Esteban Abeyta, a senior biochemistry major at the University of New Mexico, deciphered cis-regulatory logic using random DNA to train models for predictive gene expression.
An understanding of how transcription factors (TFs) decipher DNA sequences to control gene expression remains elusive. The Broad offers a work environment that is energizing, supportive, and cooperative. The high level of collaboration among researchers fosters an environment that continues to tackle problems on the edge of science. Here, I received meaningful advice from top researchers and students, built strong relationships with mentors, and performed research that gave me the opportunity to learn skills and attain a depth of knowledge I hadn’t expected.Due to a lack of training data to learn models for cis-regulatory logic, many attempts at understanding and modeling this complex process have been met with limited success. An accurate data-driven model could be used as a critical tool in predicting the effects of genetic variants associated with human diseases. To understand this process, we measured the gene expression generated by more than 100 million 80 bp random promoter sequences using an established gigantic parallel reporter assay (GPRA). Here, promoters control the gene expression of yellow fluorescent protein (YFP) in S. cerevisiae. Fluorescence activated cell sorting in combination with high-throughput sequencing was used to measure expression. TF-nucleosome interactions were investigated using M.sssI footprinting, which methylates accessible CpGs and is read using bisulfite sequencing. Our ‘billboard’ model of transcription trained on 80bp promoters explains up to 93% of expression variation of test data. We identified specific TFs that remodel chromatin and investigated how these TFs reposition nucleosomes to affect gene expression. By measuring the expression of millions of 240bp promoter sequences, we hope the model will capture even more complex regulatory data like those associated with TF-nucleosome and TF-TF interactions. Random promoter sequences contain many TF binding sites and establish diverse expression levels in our YFP reporter scaffold. Initial data using random promoter sequences considerably explains how TFs and chromatin work together to regulate gene expression.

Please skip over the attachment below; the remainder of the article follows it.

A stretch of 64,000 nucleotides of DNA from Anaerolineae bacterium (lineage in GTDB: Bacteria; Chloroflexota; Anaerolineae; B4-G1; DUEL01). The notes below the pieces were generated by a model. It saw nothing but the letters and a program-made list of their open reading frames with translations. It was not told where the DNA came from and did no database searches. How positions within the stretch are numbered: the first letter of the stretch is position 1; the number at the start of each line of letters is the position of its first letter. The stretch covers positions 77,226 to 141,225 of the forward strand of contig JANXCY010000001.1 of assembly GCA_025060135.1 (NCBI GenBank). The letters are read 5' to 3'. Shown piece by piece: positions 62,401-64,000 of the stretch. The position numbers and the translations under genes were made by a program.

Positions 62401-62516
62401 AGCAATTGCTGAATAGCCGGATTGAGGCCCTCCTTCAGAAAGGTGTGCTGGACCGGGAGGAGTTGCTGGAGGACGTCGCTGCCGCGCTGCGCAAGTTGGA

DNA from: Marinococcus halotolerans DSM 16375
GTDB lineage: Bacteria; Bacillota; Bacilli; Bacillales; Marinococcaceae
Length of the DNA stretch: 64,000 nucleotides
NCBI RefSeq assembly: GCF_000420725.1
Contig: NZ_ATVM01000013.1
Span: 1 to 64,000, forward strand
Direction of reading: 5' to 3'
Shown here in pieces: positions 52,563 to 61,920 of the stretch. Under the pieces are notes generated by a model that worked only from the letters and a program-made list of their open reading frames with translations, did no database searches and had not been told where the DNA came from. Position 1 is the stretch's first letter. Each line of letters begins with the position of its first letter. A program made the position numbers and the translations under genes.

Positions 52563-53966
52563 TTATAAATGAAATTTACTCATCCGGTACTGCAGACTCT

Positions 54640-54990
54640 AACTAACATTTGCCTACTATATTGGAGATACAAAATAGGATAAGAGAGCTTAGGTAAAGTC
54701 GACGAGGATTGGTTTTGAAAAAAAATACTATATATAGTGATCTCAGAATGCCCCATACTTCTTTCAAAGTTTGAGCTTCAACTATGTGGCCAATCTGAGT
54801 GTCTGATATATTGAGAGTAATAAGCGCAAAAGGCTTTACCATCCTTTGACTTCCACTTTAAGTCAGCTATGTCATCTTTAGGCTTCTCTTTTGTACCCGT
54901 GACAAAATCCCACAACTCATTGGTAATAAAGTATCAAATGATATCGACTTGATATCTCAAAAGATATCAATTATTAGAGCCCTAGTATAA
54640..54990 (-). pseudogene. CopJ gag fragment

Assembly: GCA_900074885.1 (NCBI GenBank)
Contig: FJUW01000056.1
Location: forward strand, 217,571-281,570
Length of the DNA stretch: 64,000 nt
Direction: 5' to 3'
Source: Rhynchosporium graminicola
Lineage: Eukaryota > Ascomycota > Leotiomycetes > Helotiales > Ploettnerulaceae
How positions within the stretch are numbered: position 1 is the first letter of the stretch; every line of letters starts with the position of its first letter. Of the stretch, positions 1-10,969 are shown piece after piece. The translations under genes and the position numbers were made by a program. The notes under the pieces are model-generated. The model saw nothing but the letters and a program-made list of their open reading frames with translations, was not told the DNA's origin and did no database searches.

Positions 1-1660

Project: Decoding cis-regulatory logic using random promoters to predict gene expression
Mentors: Carl de Boer and Eeshit Dhaval Vaishnav, Regev Lab